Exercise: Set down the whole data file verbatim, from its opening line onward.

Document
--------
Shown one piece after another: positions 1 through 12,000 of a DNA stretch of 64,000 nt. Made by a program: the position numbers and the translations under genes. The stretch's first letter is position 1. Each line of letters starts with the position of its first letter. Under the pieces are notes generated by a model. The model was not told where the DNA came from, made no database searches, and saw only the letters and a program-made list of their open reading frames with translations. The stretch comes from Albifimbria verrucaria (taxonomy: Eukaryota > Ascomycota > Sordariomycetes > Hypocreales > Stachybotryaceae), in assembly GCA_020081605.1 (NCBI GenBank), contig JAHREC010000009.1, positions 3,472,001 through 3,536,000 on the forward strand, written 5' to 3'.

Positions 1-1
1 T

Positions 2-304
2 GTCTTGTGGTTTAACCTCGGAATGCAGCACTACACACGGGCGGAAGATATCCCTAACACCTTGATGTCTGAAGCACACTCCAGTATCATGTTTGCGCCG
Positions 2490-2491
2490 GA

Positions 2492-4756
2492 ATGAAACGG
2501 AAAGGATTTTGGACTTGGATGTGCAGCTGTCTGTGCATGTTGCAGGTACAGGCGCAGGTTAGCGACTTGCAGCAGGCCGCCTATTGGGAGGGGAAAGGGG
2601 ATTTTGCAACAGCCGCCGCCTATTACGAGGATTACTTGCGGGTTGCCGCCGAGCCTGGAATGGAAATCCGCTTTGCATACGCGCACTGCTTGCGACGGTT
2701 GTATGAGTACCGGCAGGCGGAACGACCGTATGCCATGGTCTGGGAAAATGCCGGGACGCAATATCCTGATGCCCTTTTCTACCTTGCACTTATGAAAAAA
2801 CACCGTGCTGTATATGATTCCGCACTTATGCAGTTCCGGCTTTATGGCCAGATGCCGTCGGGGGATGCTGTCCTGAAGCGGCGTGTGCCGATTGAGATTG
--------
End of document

Shown one piece after another: positions 1 through 12,000 of a DNA stretch of 64,000 nt. Made by a program: the position numbers and the translations under genes. The stretch's first letter is position 1. Each line of letters starts with the position of its first letter. Under the pieces are notes generated by a model. The model was not told where the DNA came from, made no database searches, and saw only the letters and a program-made list of their open reading frames with translations. The stretch comes from Albifimbria verrucaria (taxonomy: Eukaryota > Ascomycota > Sordariomycetes > Hypocreales > Stachybotryaceae), in assembly GCA_020081605.1 (NCBI GenBank), contig JAHREC010000009.1, positions 3,472,001 through 3,536,000 on the forward strand, written 5' to 3'.

Positions 1-1
1 T

Positions 2-304
2 GTCTTGTGGTTTAACCTCGGAATGCAGCACTACACACGGGCGGAAGATATCCCTAACACCTTGATGTCTGAAGCACACTCCAGTATCATGTTTGCGCCG
Positions 2490-2491
2490 GA

Positions 2492-4756
2492 ATGAAACGG
2501 AAAGGATTTTGGACTTGGATGTGCAGCTGTCTGTGCATGTTGCAGGTACAGGCGCAGGTTAGCGACTTGCAGCAGGCCGCCTATTGGGAGGGGAAAGGGG
2601 ATTTTGCAACAGCCGCCGCCTATTACGAGGATTACTTGCGGGTTGCCGCCGAGCCTGGAATGGAAATCCGCTTTGCATACGCGCACTGCTTGCGACGGTT
2701 GTATGAGTACCGGCAGGCGGAACGACCGTATGCCATGGTCTGGGAAAATGCCGGGACGCAATATCCTGATGCCCTTTTCTACCTTGCACTTATGAAAAAA
2801 CACCGTGCTGTATATGATTCCGCACTTATGCAGTTCCGGCTTTATGGCCAGATGCCGTCGGGGGATGCTGTCCTGAAGCGGCGTGTGCCGATTGAGATTG